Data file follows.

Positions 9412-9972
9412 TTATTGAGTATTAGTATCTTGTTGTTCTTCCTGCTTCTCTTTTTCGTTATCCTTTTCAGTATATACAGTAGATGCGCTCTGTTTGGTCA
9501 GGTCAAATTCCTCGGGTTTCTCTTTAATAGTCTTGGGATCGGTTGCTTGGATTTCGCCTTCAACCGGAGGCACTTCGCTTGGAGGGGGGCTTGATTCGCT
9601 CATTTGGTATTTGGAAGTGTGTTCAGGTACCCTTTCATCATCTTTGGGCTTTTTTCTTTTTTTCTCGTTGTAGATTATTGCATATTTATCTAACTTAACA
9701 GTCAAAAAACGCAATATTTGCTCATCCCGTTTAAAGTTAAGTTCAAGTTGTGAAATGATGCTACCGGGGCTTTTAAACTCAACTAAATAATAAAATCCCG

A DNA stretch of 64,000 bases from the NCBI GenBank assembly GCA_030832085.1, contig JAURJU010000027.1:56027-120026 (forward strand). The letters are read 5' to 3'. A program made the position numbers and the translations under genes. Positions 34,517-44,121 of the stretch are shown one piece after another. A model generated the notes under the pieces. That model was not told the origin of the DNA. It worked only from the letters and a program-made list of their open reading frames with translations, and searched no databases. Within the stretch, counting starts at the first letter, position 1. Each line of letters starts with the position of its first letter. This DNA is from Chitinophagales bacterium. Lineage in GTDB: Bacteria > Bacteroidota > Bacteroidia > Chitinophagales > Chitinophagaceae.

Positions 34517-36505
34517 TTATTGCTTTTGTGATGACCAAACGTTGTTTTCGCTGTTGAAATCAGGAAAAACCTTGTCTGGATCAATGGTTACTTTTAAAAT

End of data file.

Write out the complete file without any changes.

Positions 9412-9972
9412 TTATTGAGTATTAGTATCTTGTTGTTCTTCCTGCTTCTCTTTTTCGTTATCCTTTTCAGTATATACAGTAGATGCGCTCTGTTTGGTCA
9501 GGTCAAATTCCTCGGGTTTCTCTTTAATAGTCTTGGGATCGGTTGCTTGGATTTCGCCTTCAACCGGAGGCACTTCGCTTGGAGGGGGGCTTGATTCGCT
9601 CATTTGGTATTTGGAAGTGTGTTCAGGTACCCTTTCATCATCTTTGGGCTTTTTTCTTTTTTTCTCGTTGTAGATTATTGCATATTTATCTAACTTAACA
9701 GTCAAAAAACGCAATATTTGCTCATCCCGTTTAAAGTTAAGTTCAAGTTGTGAAATGATGCTACCGGGGCTTTTAAACTCAACTAAATAATAAAATCCCG

A DNA stretch of 64,000 bases from the NCBI GenBank assembly GCA_030832085.1, contig JAURJU010000027.1:56027-120026 (forward strand). The letters are read 5' to 3'. A program made the position numbers and the translations under genes. Positions 34,517-44,121 of the stretch are shown one piece after another. A model generated the notes under the pieces. That model was not told the origin of the DNA. It worked only from the letters and a program-made list of their open reading frames with translations, and searched no databases. Within the stretch, counting starts at the first letter, position 1. Each line of letters starts with the position of its first letter. This DNA is from Chitinophagales bacterium. Lineage in GTDB: Bacteria > Bacteroidota > Bacteroidia > Chitinophagales > Chitinophagaceae.

Positions 34517-36505
34517 TTATTGCTTTTGTGATGACCAAACGTTGTTTTCGCTGTTGAAATCAGGAAAAACCTTGTCTGGATCAATGGTTACTTTTAAAAT